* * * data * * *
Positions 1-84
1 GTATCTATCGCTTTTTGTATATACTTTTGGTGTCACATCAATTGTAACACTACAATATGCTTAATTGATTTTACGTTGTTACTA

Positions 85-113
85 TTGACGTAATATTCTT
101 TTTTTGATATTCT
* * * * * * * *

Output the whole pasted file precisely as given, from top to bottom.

Positions 1-84
1 GTATCTATCGCTTTTTGTATATACTTTTGGTGTCACATCAATTGTAACACTACAATATGCTTAATTGATTTTACGTTGTTACTA

Positions 85-113
85 TTGACGTAATATTCTT
101 TTTTTGATATTCT